Netherlands Institute for Space Research

SRON Netherlands Institute for Space Research is the Dutch expertise institute for space research. The Institute develops and uses innovative technology for analysis in space, focusing on astrophysical research, Earth science, and planetary research. SRON has a line of research into new and more sensitive sensors for X-rays and infrared radiation.

SRON Netherlands Institute for Space Research
Ruimteonderzoeksinstituut SRON
Agency overview
TypeSpace agency
AdministratorMichael Wise (Scientific Director)
SRON, Leiden, Netherlands

SRON was founded in 1983 under the name Stichting Ruimteonderzoek Nederland or Space Research Organisation, Netherlands. SRON is a member institution of the Dutch Research Council (NWO). The Institute is headquartered in Leiden with additional facilities in the city of Groningen, Netherlands.

Science and technologyEdit

The institute has over 250 staff members who are employed in a support department and five divisions: High-Energy Astrophysics (HEA), Low-Energy Astrophysics (LEA), Earth and Planetary Science (EPS), Sensor Research and Technology (SR&T) and Engineering Division (ED).[citation needed]


SRON's ambition is to act as a leading institute in developing state-of-the-art satellite instruments for space research missions of ESA, NASA , and other agencies. Through the years, SRON technology has contributed to many ground-breaking space missions, mainly dedicated to mapping the infrared sky (e.g., IRAS, ISO, HIFI/Herschel), analyzing X-ray and gamma-ray sources (e.g., CGRO/COMPTEL, Beppo-SAX, Chandra, XMM-Newton) and studying the Earth atmosphere (SCIAMACHY/ENVISAT). Examples of future missions to which SRON will contribute are SPICA (infrared), ASTRO-H (X-ray), and Sentinel 5 Precursor (Earth atmosphere). The institute is also planning to contribute to missions that will study other planets in the Solar System and beyond.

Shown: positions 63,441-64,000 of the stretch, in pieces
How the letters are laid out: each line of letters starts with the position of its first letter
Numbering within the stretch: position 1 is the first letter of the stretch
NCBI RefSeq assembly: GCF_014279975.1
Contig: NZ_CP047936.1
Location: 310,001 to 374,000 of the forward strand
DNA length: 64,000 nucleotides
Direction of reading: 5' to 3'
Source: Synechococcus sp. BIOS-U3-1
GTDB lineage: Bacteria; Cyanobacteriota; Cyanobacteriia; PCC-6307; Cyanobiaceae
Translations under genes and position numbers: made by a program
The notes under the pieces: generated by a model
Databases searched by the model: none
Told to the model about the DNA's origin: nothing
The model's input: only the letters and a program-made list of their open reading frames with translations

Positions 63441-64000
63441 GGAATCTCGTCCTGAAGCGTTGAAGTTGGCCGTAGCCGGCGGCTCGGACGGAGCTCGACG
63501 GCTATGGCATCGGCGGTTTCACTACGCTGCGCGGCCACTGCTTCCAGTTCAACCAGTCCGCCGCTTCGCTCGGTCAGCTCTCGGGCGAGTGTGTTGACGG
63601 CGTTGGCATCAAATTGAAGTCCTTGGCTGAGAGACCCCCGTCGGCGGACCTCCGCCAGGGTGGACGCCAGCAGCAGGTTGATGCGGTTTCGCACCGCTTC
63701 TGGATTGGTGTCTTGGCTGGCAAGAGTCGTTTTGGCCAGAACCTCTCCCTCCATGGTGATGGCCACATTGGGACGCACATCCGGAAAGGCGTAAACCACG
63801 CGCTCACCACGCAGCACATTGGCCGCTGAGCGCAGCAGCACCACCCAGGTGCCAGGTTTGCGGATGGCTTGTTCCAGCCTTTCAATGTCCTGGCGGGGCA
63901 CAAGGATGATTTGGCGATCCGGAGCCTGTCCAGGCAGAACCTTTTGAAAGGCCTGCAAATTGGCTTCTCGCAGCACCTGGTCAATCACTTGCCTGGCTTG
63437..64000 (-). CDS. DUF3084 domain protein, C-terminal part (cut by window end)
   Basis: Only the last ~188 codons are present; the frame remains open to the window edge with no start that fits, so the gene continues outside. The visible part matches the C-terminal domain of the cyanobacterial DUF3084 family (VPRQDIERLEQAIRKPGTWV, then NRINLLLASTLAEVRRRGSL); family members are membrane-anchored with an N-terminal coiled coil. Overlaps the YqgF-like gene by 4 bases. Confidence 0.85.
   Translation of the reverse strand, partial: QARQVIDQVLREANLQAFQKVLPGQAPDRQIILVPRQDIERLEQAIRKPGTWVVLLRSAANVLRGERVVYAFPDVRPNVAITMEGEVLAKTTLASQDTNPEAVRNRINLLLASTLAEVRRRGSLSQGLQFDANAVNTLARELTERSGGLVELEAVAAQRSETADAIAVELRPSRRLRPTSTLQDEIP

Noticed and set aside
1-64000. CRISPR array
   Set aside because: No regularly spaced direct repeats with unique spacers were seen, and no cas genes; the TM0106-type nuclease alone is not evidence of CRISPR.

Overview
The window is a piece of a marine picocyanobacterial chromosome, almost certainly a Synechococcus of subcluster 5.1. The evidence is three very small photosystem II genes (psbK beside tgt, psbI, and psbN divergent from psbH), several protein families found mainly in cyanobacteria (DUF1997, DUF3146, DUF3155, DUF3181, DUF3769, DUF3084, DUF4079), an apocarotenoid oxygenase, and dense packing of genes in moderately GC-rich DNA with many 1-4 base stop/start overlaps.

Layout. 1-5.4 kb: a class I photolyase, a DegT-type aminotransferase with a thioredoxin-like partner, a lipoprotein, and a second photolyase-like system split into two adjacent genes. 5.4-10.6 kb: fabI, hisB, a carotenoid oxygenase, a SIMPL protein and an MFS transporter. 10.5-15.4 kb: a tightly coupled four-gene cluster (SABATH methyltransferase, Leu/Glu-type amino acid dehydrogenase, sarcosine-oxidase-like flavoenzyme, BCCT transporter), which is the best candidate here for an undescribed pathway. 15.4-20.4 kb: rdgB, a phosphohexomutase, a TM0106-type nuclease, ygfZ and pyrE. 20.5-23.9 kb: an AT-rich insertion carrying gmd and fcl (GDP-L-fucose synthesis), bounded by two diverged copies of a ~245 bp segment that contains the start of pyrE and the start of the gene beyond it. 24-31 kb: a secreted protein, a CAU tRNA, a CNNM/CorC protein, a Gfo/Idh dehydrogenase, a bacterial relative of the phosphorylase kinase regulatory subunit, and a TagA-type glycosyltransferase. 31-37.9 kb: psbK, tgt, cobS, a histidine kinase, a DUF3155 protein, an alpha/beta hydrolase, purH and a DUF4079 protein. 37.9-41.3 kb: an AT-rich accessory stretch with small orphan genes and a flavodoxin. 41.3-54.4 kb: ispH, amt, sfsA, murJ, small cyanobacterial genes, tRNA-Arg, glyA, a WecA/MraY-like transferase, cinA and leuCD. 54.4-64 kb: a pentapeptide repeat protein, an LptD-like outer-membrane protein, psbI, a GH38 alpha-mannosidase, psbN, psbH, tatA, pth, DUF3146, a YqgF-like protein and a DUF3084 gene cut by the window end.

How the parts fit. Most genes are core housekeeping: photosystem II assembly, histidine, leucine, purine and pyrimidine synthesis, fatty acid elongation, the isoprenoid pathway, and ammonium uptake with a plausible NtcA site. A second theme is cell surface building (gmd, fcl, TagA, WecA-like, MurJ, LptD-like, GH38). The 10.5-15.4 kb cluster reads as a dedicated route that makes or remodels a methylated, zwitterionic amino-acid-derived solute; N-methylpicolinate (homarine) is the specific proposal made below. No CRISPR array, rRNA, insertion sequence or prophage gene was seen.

Missions and projectsEdit

Current missions or projects with SRON contributionEdit

SRON instruments are in brackets.

Previous missions/projectsEdit

Technology developmentEdit

Optical photograph of a bolometer for SAFARI (detail); the shiny square is the superconducting TES thermometer, the large grey square is the Ta absorber. The ring-type structure is the SiN suspension, intended to produce a very weak coupling to the heat bath and thus a sensitive detector.

In various wavelength areas SRON's sensors are already some of the most sensitive in the world. However, SRON is continuously looking for new ways to deploy even more sensitive sensors for the improved detection of cosmic radiation or measurements of the atmosphere of the Earth and other planets. This requires long-term investments in the development of new sensors, electronics and specialist techniques. In the near future, detectors shall increasingly take the shape of large chips with many megapixels, with a unique combination of two-dimensional pictures and spectroscopy color resolving power.

These detectors require the development of new advanced electronics, smart control software, extreme cooling techniques and novel materials. SRON develops a new generation of detectors, and the necessary read-out and control electronics, for international missions in the submillimetre and far-infrared areas. For example, such extremely sensitive detectors are needed in SPICA/ SAFARI so that we can learn more about protoplanetary disks and the formation of planets. For SPICA/ SAFARI SRON is currently working on Transition Edge Sensors (TES).

National and international partnersEdit

SRON cooperates with scientists and with international organizations in bilateral, European or global projects[citation needed]. Within the Netherlands, these include universities in Utrecht, Groningen and Leiden[citation needed]. Outside the Netherlands, an example is the German Aerospace Center (DLR)[citation needed].


See alsoEdit


  1. ^ "Johan Bleeker (1942): Pionier en koersbepaler van het ruimteonderzoek" (in Dutch). Netherlands Institute for Space Research. Retrieved 26 June 2016.[dead link]
  2. ^ a b "Algemeen directeur Karel Wakker verlaat SRON" (in Dutch). Netherlands Institute for Space Research. 30 January 2009. Retrieved 26 June 2016.
  3. ^ "New directorate at space research institute SRON". Netherlands Institute for Space Research. 21 June 2010. Retrieved 26 June 2016.
  4. ^ "Michael Wise new Director General at SRON Netherlands Institute for Space Research". Dutch Research Council (NWO). 20 November 2018. Retrieved 17 January 2023.

External linksEdit